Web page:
YoungBuck: 'We have five people who are willing to pull the trigger'

Joey "YoungBuck" Steltenpool is now part of Excel Esports. Provided by Riot Games

The ascension of G2 Esports to the top of the European League of Legends Championship Series spring playoff finals was inevitable. Fans and pundits alike made that realization as soon as the squad ended its split with a 12W-1L series record, and 25W-8L overall.

"Our old playstyle was that if we fell behind, we were trying to either come back really fast, or get snowballed on," said coach Joey "YoungBuck" Steltenpool. "However, this split we've been working on still being proactive, but also giving our opponents the opportunity to make the mistake. Once they step out of line, we'll just grab them."

That approach had allowed it to recover from series deficits against Misfits, H2k-Gaming, Splyce, ROX Tigers, Kongdoo Monster and, most notably, Fnatic, twice during the season, and once during the playoffs. But it didn't work against Team ROCCAT. Or the Flash Wolves at the Intel Extreme Masters Katowice.

At that point, the squad simply "loses gracefully." But that's only if there's no advantageous power spike (some champion picks require a lengthier ramp-up time) or if there's no possible recovery path available.

"Usually, the mistake does happen, and usually there is a point where you say 'we can fight in 10 minutes' or 'we cannot afford to drop our mid lane tower' or 'we can fight for this inhibitor' or 'we're going to fight for the Baron,'" YoungBuck added. "So you do set up something that you're going to fight over, regardless of the gold difference. However, if they're not contesting that, just give them a few extra minions, a few jungle camps. If you really have to drop a tower that isn't important for the game, then just let it happen."

Despite claims that G2 was inconsistent in the early game, the team worked on its weakness to prevent exploitation on the world stage.

"We have a different theme each week on what we want to improve on," YoungBuck said. "Usually, the theme is decided based on LCS performances or training in general. We've had our fair share of practice on mid game and late game, and [near the end of the split] we've found that our early game is lacking a bit. So we have training goals that are in regards to the early game."

Similar to fellow finalist Unicorns of Love, G2 Esports benefitted from its IEM excursion as the Flash Wolves picked apart the team's flaws and showcased a more optimal way of playing the game at the highest level. One such discovery involved the Flash Wolves's usage of top laner Yu "MMD" Li-Hung.

"What we had to do after we watched our Flash Wolves games is that we needed to involve our top laner a lot more in setting up vision," YoungBuck said. "Flash Wolves were doing it brilliantly, and we were not doing that as much. [They] allowed him to push in his wave, then group up with five people and have him around the team even if he has teleport, just to get vision, so that other people cannot contest it. And they have to give up an entire side of the map, then let him catch the wave at our Tier 2 tower, or whenever the waves hits our Tier 1, Tier 2, Tier 3 tower."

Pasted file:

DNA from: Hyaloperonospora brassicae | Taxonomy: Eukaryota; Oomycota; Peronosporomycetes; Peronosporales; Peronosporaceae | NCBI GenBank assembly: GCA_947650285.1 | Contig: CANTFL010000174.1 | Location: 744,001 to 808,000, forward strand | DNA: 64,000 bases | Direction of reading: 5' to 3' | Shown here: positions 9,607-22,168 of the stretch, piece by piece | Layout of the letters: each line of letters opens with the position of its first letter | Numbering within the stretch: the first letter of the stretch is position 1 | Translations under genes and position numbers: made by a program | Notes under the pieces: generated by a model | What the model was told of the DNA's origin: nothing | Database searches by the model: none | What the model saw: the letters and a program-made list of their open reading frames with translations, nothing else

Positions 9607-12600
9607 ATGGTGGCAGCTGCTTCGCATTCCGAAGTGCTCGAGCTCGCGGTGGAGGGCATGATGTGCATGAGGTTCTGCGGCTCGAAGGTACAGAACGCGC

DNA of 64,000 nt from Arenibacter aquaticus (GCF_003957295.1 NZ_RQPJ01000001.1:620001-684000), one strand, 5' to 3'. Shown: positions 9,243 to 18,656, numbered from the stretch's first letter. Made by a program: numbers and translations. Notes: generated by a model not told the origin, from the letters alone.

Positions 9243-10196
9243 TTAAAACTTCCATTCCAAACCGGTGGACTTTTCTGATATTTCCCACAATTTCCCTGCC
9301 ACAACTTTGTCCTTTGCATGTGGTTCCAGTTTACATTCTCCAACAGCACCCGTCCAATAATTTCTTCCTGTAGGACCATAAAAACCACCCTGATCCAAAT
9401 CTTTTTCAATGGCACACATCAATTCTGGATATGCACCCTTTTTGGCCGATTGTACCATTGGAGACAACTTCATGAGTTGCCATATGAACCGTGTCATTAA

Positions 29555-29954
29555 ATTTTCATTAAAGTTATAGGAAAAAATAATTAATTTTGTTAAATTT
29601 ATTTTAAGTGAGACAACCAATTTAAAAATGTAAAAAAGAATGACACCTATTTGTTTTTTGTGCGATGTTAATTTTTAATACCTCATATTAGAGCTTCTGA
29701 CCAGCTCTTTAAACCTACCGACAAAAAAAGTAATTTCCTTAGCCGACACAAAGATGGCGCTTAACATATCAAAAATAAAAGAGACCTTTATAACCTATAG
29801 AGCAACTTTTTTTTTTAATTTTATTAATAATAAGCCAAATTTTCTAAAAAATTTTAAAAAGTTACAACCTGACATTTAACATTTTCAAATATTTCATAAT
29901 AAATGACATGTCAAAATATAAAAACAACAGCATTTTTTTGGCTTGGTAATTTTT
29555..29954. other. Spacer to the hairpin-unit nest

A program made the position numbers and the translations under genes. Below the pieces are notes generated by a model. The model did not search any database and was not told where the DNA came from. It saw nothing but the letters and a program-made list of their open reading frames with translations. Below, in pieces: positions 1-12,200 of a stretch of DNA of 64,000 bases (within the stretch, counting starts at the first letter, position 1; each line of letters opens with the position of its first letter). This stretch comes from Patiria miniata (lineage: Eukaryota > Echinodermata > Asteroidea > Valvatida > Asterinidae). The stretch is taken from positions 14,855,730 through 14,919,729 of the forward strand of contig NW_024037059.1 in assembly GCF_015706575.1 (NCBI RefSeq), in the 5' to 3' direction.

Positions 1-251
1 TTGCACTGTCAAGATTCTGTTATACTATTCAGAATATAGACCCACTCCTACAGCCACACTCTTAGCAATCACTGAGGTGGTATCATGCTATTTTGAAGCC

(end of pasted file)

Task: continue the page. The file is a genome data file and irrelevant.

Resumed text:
But that was only one discovery among many that G2 made since its arrival in the LCS. During the 2016 World Championships, the squad discovered it could not rely on individual strength to take on the best in the world.

"Even if we weren't consciously relying on it, we didn't improve enough as a team. [We] didn't focus enough on macro," YoungBuck said.

The squad's early elimination was an electroshock that gave players and coaches the revelation that they needed change.

"That was a big learning moment because after that, everyone said we want the next split to be different," he added. "We have to do things differently. Everyone was clear on what they wanted to have differently in regards to how we wanted to scrim. Do we want to wake up? Do we want to have more meetings? Do we want to give more feedback to each other?"

As G2 answered those questions internally, it had developed throughout the split into a force to be reckoned with. More importantly, it remained decisive, in victories spearheaded by Ki "Expect" Dae-han, Luka "PerkZ" Perkovic, Kim "Trick" Gang-yun, Jesper "Zven" Svenningsen and Alfonso "mithy" Aguirre Rodriguez. Or in defeats, where no stone was left unturned. The squad grew past its reliance on only some of its elements.

"Pulling the trigger for your team can be really difficult if you don't have confidence in yourself or your teammates," YoungBuck said. "In G2, I think we have five people who are willing to pull the trigger. If they lose the game, they know they have four people next to them who maybe [will] flame them for five seconds, and then go 'everything is good, let's just go on to the next game.'"

"Everyone [on G2] is willing to sacrifice themselves for the team," he added. "Everyone is willing to say 'if you pick me this champ, I will have a lot of impact on the game' and put themselves in a position where they have to perform. That's really great, because if you have that in five positions, you can be really flexible in your drafts and in your strategy."

Resilience, adaptability, decisiveness and flexibility have carried G2 Esports to the finals, as it's a best of 5 away from returning to the international stage at the Mid-Season Invitational. The Unicorns of Love represent the ultimate test in Europe -- a test that G2 has passed twice during the 2017 regular season and at IEM Katowice -- a test it faces once again, a trial among trials.